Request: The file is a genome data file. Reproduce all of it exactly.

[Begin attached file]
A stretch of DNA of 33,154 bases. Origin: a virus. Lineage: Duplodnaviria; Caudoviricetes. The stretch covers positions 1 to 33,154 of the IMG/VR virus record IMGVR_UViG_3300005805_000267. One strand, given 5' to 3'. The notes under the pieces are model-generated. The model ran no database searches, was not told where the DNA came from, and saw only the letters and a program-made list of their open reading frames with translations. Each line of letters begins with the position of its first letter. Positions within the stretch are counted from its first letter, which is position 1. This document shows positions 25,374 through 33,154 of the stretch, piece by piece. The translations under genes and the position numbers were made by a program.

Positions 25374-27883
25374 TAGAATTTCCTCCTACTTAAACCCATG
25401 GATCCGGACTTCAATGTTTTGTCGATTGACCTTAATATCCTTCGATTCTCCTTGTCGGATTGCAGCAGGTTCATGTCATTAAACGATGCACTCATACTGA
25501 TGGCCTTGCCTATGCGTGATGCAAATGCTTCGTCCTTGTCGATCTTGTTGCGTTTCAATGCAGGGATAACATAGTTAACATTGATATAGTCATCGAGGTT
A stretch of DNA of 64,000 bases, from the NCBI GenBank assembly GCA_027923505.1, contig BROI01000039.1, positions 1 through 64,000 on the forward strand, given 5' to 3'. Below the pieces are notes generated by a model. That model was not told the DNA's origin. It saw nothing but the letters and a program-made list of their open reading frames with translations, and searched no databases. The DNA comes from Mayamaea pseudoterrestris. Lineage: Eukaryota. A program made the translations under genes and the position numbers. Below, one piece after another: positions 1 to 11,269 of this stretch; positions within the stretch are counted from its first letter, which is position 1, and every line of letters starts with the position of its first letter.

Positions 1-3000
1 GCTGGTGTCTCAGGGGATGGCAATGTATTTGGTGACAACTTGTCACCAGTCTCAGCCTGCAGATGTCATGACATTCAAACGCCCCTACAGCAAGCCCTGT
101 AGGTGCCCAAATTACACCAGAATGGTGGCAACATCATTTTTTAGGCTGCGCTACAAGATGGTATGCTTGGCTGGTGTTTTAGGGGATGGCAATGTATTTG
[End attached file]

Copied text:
A stretch of DNA of 33,154 bases. Origin: a virus. Lineage: Duplodnaviria; Caudoviricetes. The stretch covers positions 1 to 33,154 of the IMG/VR virus record IMGVR_UViG_3300005805_000267. One strand, given 5' to 3'. The notes under the pieces are model-generated. The model ran no database searches, was not told where the DNA came from, and saw only the letters and a program-made list of their open reading frames with translations. Each line of letters begins with the position of its first letter. Positions within the stretch are counted from its first letter, which is position 1. This document shows positions 25,374 through 33,154 of the stretch, piece by piece. The translations under genes and the position numbers were made by a program.

Positions 25374-27883
25374 TAGAATTTCCTCCTACTTAAACCCATG
25401 GATCCGGACTTCAATGTTTTGTCGATTGACCTTAATATCCTTCGATTCTCCTTGTCGGATTGCAGCAGGTTCATGTCATTAAACGATGCACTCATACTGA
25501 TGGCCTTGCCTATGCGTGATGCAAATGCTTCGTCCTTGTCGATCTTGTTGCGTTTCAATGCAGGGATAACATAGTTAACATTGATATAGTCATCGAGGTT
A stretch of DNA of 64,000 bases, from the NCBI GenBank assembly GCA_027923505.1, contig BROI01000039.1, positions 1 through 64,000 on the forward strand, given 5' to 3'. Below the pieces are notes generated by a model. That model was not told the DNA's origin. It saw nothing but the letters and a program-made list of their open reading frames with translations, and searched no databases. The DNA comes from Mayamaea pseudoterrestris. Lineage: Eukaryota. A program made the translations under genes and the position numbers. Below, one piece after another: positions 1 to 11,269 of this stretch; positions within the stretch are counted from its first letter, which is position 1, and every line of letters starts with the position of its first letter.

Positions 1-3000
1 GCTGGTGTCTCAGGGGATGGCAATGTATTTGGTGACAACTTGTCACCAGTCTCAGCCTGCAGATGTCATGACATTCAAACGCCCCTACAGCAAGCCCTGT
101 AGGTGCCCAAATTACACCAGAATGGTGGCAACATCATTTTTTAGGCTGCGCTACAAGATGGTATGCTTGGCTGGTGTTTTAGGGGATGGCAATGTATTTG